Inside Microsoft's Kinect, and... Microbe?

 
 

A couple of good stories on the radar today. Wired magazine has an in-depth feature on Microsoft's Kinect wireless-controllerless video game... uh... controller. The one where you jump around in front of the TV instead of sitting still and moving only your thumbs.

The story is worth a read, as is most any story in which the reporters get access to the actual people doing the work over in Redmond, rather than their group vice presidents and whatnot who get to take credit before jostling closer to the corner office. In this case, Alex Kipman, the Brazil-born project manager whose team developed Kinect (and naming it Project Natal after Kipman's hometown).

And speaking of the corner office, the New York Times' Bits blog reports on a recent meeting between Steve Ballmer and Adobe CEO Shantanu Narayen. The hint: Microsoft's going to try and buy Adobe, the maker of the Flash web animation software (with which Microsoft's own Silverlight is a competitor of sorts) as well as the Creative Suite graphic design product line (PhotoShop, Illustrator, Acrobat and so on). The goal: to compete with Apple in the mobile market. (Let's see: Windows Phone 7 is coming out, and has an uphill battle against iPhone's five-year head start. Apple famously won't let Flash on the iPhone, so... enemy of my enemy is my new BFF. What? Oh, there's also something about Google, as in "Google means never having to worry about another antitrust probe.")

The fiery posters over at Slashdot.org (no love lost between them and either company) have already taken to calling the prospective merged company Microbe. Cute. But it'll be anything but "micro" if it comes to pass. Nor will the price tag, which has been rumored to be in the neighborhood of $20 billion.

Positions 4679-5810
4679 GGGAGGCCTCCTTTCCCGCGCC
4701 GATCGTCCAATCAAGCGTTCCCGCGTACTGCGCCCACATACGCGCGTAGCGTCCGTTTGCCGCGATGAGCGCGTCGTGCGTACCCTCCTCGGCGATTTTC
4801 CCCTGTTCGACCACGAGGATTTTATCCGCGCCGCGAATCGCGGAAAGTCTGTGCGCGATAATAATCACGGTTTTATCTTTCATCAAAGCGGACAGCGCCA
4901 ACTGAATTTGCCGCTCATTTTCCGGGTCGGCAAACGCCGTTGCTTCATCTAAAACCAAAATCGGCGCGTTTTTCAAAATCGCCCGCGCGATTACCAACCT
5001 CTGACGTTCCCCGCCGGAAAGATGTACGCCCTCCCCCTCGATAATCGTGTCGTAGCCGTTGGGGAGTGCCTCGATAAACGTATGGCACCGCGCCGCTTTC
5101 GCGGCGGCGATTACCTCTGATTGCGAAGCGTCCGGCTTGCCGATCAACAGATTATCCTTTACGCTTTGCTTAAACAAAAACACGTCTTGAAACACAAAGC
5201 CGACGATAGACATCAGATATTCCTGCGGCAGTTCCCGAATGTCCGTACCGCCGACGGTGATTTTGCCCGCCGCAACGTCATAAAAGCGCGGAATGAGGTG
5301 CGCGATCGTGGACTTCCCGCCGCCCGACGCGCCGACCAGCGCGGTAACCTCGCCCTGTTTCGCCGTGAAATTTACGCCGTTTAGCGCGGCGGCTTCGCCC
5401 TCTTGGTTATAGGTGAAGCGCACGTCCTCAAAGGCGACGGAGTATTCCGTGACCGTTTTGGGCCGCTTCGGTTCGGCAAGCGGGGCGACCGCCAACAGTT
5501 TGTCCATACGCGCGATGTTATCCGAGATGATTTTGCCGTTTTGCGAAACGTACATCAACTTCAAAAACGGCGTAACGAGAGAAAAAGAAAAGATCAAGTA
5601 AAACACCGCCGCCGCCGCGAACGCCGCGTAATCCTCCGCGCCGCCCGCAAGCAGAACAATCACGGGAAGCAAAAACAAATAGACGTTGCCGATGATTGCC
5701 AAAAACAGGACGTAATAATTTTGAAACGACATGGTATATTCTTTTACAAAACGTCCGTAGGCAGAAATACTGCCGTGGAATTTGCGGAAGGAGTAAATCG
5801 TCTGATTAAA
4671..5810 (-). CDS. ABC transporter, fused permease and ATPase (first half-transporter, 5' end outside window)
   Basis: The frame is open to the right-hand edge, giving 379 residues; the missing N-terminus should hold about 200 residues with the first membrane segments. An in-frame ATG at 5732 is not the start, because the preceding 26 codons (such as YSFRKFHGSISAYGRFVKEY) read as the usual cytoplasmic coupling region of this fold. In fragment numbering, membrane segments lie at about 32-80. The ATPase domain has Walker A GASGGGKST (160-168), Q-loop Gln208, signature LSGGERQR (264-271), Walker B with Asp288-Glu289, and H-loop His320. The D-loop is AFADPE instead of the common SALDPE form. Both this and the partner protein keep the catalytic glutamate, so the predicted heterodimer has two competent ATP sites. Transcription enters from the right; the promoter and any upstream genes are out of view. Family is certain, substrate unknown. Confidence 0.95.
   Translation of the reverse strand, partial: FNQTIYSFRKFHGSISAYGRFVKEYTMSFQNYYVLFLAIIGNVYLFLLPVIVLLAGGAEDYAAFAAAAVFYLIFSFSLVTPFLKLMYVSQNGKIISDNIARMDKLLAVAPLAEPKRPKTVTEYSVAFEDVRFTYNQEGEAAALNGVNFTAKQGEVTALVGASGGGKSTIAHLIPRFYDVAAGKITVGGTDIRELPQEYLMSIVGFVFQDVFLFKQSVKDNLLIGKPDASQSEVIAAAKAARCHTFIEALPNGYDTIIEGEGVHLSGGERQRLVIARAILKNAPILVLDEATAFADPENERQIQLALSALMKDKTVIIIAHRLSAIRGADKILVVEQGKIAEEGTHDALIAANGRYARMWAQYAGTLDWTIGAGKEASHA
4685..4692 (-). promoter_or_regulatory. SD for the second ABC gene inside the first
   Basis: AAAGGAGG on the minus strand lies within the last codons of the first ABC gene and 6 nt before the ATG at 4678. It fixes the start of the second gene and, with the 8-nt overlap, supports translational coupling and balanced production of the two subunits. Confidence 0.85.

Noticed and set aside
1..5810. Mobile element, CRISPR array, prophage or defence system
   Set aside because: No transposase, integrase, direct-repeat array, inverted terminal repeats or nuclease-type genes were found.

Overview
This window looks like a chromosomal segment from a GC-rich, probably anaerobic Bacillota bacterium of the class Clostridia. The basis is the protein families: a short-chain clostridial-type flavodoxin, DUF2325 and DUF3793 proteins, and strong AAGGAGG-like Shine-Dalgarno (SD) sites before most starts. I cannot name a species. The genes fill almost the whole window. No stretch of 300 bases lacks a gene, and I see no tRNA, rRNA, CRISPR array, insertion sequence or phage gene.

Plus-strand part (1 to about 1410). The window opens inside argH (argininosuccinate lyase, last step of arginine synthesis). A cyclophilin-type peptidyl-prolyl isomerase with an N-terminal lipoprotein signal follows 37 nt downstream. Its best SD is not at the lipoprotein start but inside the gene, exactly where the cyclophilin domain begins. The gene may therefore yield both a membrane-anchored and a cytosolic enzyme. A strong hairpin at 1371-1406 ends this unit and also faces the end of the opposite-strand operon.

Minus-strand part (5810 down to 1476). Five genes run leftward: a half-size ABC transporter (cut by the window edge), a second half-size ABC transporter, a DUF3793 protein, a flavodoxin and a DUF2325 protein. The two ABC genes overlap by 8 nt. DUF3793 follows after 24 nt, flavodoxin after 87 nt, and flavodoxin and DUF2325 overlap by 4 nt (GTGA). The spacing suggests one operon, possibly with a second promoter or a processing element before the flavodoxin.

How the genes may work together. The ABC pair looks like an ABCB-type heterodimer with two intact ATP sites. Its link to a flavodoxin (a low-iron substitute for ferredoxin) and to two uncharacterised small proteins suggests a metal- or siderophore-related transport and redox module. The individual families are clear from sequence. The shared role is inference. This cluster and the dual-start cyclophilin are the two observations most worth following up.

I wonder if this has anything to do with Ballmer's "legacy" issue.

 

Related Content

Sponsored

The company's “we’re all in this together" attitude earns it a spot on the list of WA's 100 Best Companies to Work For in 2017.

Sponsored

“This office is the Space Needle amongst the rest of the Consulting companies in Seattle” summarized one employee who helped AIM make the list of WA's 100 Best Companies to Work For in 2017.

Xuchen Yao and Guoguo Chen were interns at Google working on language-processing technology when Amazon introduced Echo, the media-streaming device equipped with a voice-activated intelligent assistant, which is triggered when the user says the hotword “Alexa.”  

When it comes to taking on global warming, few ideas are as audacious as the one put forward by Mark Anderson, the Friday Harbor-based CEO of Strategic News Service who has a knack for identifying technology trends.